Many of our clients are keen to engage younger audiences but struggle to do so. Over the years we have learned a good deal about what works best to get the most from research and engagement activities with younger audiences.
There are many elements to this but we thought we’d share just a few of our top tips!
1. Be cautious of mixing
It’s easy to forget how we all felt when we were at school. The people in the year above us seemed so much older and more sophisticated, even intimidating. From an adult perspective the difference between a 12 year old and a 14 year old seems minimal, but experience tells us that if you mix group discussions by school year group, the younger ones tend to defer to the older participants, or even worse they clam up entirely.
Similarly, it’s easy to forget how we felt about chatting in mixed gender groups. Mixing the genders, especially amongst younger children, can work against a good flow of conversation – boys and girls tend to self-segregate in terms of their friendships and they therefore feel less comfortable discussing issues in mixed groups. Obviously, these gender sensitivities can be exacerbated depending on the subject you want to discuss.
2. Get creative
Creative exercises – with adults as well as children – can often uncover a whole range of thoughts and feelings on a topic that might not be expressed if you simply ask direct questions. Adults can be quite reticent to take part in creative exercises – children and young people are much more accepting of these kinds of activities…and this can be used to the researcher’s advantage!
A few years ago we undertook an engagement exercise for a London Borough looking at the long term aspirations for the area to feed into the Borough Plan. With groups of young people we gave them loads of materials and asked them to work in small groups creating a collage or picture of their future vision for the Borough. This generated fantastically detailed and revealing insights on young people’s priorities for the borough they live in. When they explained the elements of their pictures and collages they highlighted the things that would be most important to them for the future – in the example shown here the participants explained the importance of free flowing transport, religious tolerance, green spaces, decent housing and recreational opportunities.
3. Go to where they are
It may seem obvious but don’t expect young people to go out of their way to engage with you. To recruit young people you need to think about where they are; the organisations they are already linked into and the spaces where they already engage. For our university clients we often need to talk to potential future students. We recruit through their schools and undertake research in a classroom at the end of the school day. This is an environment that the young people know and they are comfortable in; they have to make no extra effort to go somewhere they wouldn’t usually go and they have been recruited via a trusted intermediary. Similarly, we have previously recruited young people via youth clubs and youth workers. Young people are also more easily recruited online – it’s the exact same principle – go to where they are.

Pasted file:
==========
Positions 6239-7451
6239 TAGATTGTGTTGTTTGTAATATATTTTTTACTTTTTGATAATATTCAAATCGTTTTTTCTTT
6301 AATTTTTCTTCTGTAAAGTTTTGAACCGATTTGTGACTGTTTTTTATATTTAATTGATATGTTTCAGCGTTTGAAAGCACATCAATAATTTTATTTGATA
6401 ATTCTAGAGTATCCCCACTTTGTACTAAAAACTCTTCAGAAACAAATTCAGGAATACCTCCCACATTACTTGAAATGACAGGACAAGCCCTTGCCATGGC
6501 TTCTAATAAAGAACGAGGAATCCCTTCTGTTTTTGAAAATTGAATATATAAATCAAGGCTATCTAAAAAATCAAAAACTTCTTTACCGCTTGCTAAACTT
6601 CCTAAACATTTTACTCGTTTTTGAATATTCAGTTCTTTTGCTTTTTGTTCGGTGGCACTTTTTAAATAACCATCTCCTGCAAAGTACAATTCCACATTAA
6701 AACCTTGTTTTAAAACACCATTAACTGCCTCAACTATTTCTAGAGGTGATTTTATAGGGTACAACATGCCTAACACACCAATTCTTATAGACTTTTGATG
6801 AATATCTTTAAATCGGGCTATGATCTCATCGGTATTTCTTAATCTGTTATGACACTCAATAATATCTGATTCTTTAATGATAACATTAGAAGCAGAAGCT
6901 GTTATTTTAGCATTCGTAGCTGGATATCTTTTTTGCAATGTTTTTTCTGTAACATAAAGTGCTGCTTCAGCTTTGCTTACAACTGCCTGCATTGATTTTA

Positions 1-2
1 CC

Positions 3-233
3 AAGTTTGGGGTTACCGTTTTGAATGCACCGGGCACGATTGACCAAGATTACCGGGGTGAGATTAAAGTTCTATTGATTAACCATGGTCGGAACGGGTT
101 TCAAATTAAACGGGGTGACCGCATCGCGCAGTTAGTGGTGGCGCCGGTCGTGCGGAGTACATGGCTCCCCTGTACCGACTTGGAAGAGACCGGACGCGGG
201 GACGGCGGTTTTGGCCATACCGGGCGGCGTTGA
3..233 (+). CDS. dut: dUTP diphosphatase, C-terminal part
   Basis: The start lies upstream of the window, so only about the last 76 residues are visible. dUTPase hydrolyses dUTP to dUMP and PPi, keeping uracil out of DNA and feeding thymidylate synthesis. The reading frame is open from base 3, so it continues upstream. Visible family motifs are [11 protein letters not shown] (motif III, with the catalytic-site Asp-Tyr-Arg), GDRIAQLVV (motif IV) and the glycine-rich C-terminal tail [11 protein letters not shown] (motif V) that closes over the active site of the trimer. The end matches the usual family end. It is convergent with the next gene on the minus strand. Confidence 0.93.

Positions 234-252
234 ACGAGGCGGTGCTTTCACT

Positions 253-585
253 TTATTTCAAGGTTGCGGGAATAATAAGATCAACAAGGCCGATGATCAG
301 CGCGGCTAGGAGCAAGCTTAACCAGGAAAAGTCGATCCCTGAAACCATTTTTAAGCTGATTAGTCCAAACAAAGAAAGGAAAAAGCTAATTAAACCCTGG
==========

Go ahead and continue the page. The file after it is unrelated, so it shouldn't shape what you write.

4. Think peer to peer
However much we believe we are ‘down with the kids’ there are huge benefits in involving young people directly in the research process – each generation tends to speak a slightly different language. A full peer research project is a process where community members are supported to undertake research interviews with their peers. It shifts the control and ownership of the research process away from research professionals and towards the research audience.
This kind of approach is particularly helpful when reaching out to vulnerable and disenfranchised audiences who may distrust a professional researcher and open up more to someone who shares their experience and perspective.
We have previously applied this, for example, when working with young care leavers. However, even in a session where a researcher is moderating, it is helpful to get young people interviewing each other and feeding back in pairs – techniques like this can really help young participants to express themselves more freely.
5. Use (mobile compatible) online methods
It may seem completely obvious but young people are much more comfortable and skilled at online discussion than older participants tend to be. It is always worth thinking about whether an online survey, bulletin board or online focus group will work, rather than always having to get face to face. If you are going to use online methods, though, you still need to be creative and make it fun. Vary the types of questions you ask….a long online questionnaire with endless tick boxes and rating scales will be tedious for anyone. Remember online attention spans (at any age) can be short.
If you are going to use online surveys, for a young audience you need to be certain they are mobile compatible as new research has revealed that smartphone use has overtaken laptop use for the first time among UK 10-15 year-olds. It’s also worth thinking about making online activities more two-way. Many online dialogue tools allow participants to upload their own content – images and videos etc. Young people are very comfortable producers of digital content, as well as consumers of it, and they are likely to enjoy activities that go further than simply responding to your questions.